Top US diplomat Anthony Blinken has rejected claims that the United States is entering a cold war with China during a visit to London to discuss with G-7 homosexuals how best to respond to the challenges posed by Beijing.
In an interview with Rawla Khalaf, editor of the Financial Times Global boardroom, Blinken said he “resisted labeling most relationships, including this one, because it’s complicated.”
“This is not about starting a cold war, this is about democracy being strong, resilient and our participation in meeting the needs of its people,” he said, referring to Washington’s intention to hold a “democracy conference.” Later in the year
U.S. President Joe Biden has vowed to “win” what he described as a “war” between democracy and dictatorship in the eleventh century, and the United States has said it is undermining international action by pointing to Chinese actions.
Relations between the United States and China have deteriorated under the Trump administration, and countries are at the top of the list in terms of security, human rights, intellectual property, and trade and commerce.
“We are not asking countries to choose [between the US and China]Blinken added in remarks at the FT Live event on Tuesday, which was broadcast after the G7 countries opened their meeting with a session of China.
Ahead of the ceremony, a US State Department official said the G7 session on Tuesday morning was supposed to be a forum to discuss how to work closely with allies and partners to address the partnership challenge from a strong position.
Blinken said the United States recognizes that countries have complex relations with China and does not believe that other countries’ economic ties with Beijing need to be “cut or ended.” But he said America wanted to nurture and protect the fundamental rules governing trade, the environment, intellectual property and technology.
Biden surprised many foreign policy experts with such an approach to China More common Not with former President Donald Trump’s tough stance. One big difference is that there has been a significant effort to work with U.S. allies and partners to create more leverage to deal with Beijing.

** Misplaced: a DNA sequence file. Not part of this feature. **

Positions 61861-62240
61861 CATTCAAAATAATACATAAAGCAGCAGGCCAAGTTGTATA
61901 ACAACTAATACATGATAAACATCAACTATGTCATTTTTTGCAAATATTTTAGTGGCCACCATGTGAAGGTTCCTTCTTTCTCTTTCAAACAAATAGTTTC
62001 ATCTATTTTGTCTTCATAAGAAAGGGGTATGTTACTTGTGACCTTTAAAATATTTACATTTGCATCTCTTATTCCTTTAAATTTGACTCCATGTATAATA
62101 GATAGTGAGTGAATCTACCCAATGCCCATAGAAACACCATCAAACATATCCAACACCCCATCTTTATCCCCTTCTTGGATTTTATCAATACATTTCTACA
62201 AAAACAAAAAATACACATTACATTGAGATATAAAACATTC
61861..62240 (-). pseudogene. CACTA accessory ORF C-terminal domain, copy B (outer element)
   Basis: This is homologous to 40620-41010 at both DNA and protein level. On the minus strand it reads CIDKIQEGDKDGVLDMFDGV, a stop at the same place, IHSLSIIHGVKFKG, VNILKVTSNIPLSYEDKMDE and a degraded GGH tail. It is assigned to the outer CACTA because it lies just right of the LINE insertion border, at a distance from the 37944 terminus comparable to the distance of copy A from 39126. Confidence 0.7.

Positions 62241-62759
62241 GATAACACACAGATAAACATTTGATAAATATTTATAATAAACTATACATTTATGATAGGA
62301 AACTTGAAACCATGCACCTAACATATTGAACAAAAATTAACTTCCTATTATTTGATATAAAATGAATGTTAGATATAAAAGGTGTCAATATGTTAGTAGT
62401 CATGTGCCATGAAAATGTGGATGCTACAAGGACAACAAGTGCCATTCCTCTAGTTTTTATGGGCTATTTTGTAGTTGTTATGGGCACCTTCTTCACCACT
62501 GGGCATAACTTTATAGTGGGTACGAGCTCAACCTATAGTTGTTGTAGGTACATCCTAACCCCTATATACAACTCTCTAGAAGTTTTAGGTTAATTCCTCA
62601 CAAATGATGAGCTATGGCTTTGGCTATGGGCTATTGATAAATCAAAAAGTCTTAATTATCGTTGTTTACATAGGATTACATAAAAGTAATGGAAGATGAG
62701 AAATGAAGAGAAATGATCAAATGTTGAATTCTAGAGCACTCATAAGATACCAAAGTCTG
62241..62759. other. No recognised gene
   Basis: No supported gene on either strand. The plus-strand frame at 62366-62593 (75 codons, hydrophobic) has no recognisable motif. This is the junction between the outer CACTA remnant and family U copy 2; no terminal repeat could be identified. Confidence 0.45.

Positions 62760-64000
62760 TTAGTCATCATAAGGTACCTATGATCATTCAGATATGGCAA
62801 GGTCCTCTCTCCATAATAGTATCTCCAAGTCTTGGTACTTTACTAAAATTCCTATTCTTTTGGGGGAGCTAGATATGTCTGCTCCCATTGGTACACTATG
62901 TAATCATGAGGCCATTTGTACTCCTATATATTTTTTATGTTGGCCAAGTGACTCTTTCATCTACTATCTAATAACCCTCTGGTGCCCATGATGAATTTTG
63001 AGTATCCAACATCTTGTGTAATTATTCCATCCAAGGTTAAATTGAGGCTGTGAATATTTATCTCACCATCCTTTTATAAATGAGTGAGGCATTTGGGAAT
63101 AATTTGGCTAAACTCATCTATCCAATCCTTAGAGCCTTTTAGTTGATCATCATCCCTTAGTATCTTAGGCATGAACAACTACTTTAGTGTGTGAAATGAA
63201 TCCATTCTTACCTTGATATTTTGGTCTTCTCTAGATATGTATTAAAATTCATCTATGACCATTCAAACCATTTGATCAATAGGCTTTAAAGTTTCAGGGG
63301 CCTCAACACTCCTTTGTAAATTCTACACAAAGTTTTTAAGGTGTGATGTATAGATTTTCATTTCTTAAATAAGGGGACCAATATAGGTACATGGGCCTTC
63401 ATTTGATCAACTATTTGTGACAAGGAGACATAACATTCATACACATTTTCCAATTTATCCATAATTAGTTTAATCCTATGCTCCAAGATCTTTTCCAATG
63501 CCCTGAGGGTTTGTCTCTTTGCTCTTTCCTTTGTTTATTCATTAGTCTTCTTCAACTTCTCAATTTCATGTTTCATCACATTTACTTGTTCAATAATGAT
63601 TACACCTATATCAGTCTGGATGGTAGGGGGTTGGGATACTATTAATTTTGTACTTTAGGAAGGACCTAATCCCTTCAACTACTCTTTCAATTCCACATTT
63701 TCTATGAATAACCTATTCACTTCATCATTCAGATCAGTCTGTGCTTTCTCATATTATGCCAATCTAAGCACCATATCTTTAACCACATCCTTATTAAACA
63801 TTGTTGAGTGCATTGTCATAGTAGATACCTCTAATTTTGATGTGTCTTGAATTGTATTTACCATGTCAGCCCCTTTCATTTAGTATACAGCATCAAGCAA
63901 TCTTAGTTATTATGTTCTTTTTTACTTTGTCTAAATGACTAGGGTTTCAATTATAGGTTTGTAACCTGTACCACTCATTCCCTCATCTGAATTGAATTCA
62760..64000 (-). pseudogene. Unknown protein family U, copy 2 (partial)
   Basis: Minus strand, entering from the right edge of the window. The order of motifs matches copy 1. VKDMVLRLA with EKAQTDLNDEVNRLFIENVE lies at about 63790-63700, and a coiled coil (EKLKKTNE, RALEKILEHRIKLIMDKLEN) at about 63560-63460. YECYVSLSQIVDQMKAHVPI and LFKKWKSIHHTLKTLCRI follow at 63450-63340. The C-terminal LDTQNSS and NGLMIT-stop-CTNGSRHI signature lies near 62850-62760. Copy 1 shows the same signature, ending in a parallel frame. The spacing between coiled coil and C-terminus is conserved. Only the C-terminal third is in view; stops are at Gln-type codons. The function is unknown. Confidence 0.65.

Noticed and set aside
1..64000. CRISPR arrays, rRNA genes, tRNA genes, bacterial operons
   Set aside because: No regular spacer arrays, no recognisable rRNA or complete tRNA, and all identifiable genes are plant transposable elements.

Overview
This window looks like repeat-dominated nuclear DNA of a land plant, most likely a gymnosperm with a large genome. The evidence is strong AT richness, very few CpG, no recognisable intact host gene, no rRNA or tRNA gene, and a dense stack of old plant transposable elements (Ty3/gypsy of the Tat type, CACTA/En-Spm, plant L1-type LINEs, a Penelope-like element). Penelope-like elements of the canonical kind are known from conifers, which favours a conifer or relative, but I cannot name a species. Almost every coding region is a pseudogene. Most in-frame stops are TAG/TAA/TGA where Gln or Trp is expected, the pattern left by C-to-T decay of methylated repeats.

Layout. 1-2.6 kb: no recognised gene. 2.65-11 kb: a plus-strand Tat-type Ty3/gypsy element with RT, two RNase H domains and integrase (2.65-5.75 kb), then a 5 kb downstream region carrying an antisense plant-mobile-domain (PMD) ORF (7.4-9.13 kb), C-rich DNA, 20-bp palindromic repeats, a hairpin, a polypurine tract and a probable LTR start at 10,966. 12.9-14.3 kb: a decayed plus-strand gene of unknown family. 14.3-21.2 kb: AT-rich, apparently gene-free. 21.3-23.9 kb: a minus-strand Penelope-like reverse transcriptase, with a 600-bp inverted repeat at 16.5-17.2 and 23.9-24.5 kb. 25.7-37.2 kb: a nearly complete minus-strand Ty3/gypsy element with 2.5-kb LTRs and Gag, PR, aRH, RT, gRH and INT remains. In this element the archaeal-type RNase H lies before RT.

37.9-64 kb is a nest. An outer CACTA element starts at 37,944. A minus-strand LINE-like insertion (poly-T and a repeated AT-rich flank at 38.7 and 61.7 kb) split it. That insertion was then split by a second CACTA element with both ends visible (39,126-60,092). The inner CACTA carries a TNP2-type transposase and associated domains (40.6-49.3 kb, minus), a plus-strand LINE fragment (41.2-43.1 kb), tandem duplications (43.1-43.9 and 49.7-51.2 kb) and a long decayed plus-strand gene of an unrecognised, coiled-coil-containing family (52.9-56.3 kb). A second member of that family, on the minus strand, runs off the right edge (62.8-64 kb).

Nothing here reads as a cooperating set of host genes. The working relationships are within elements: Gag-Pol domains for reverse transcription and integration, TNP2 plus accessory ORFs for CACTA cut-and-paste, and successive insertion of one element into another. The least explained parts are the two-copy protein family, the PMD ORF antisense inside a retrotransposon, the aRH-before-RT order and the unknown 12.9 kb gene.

His approach has been welcomed by Asian allies such as Japan and Australia. But there are concerns about blocking the bloc between the European Union, the US and China, especially in Germany.
German Chancellor Angela Merkel said the EU and the United States did not agree on all issues and that it was “absolutely clear” that their interests were “not identical” after coming to China.
The G7 is made up of the United States, Canada, the United Kingdom, France, Germany, Italy and Japan, and this year the United Kingdom has also invited Australia, India, South Korea, Brunei and South Africa as guests.
As part of an effort to work with allies to tackle Beijing, Biden recently convened the first quad-leader meeting of the quad – a group that includes the United States, Japan, India and Australia.
Evan Mediris, a professor of Asian studies at Georgetown University, said Biden’s involvement with the G7 was part of an effort to unite the coalition in tackling the challenge.
He spoke in support of the US Alliance, but said that maintaining some independence was important for the United States. “It simply came to our notice then that the United States did not want a Cold War,” he said. ”
But Bonnie Glazer, director of the Asia program at the German Marshall Fund in the United States, raised concerns among some, saying Washington’s position was “extremely aggressive and very conflicting.”
“I have a clear idea that the Germans and some other Europeans are really dissatisfied with the US approach to China,” he said.
In March, the US, EU, UK and Canada coordinated sanctions on Chinese officials over the country’s treatment of Uighur Muslims in the western Xinjiang region, triggering retaliatory sanctions from Beijing.
Officials in the Biden administration have viewed the future of America’s relationship with thought as “competitive, collaborative, and antagonistic,” depending on the question in question.
Washington seeks to cooperate with Beijing on foreign policy issues, including Iran, North Korea and climate change, and protects US interests in military, technological and economic matters, and emphasizes human rights violations in Hong Kong and Xinjiang.
Blinken said the past 15 years have been a “democratic recession around the world”, but acknowledged that the United States’ own challenge to democracy was “visible to the world” when it came to the controversial president’s thin screen election and the January capital attack.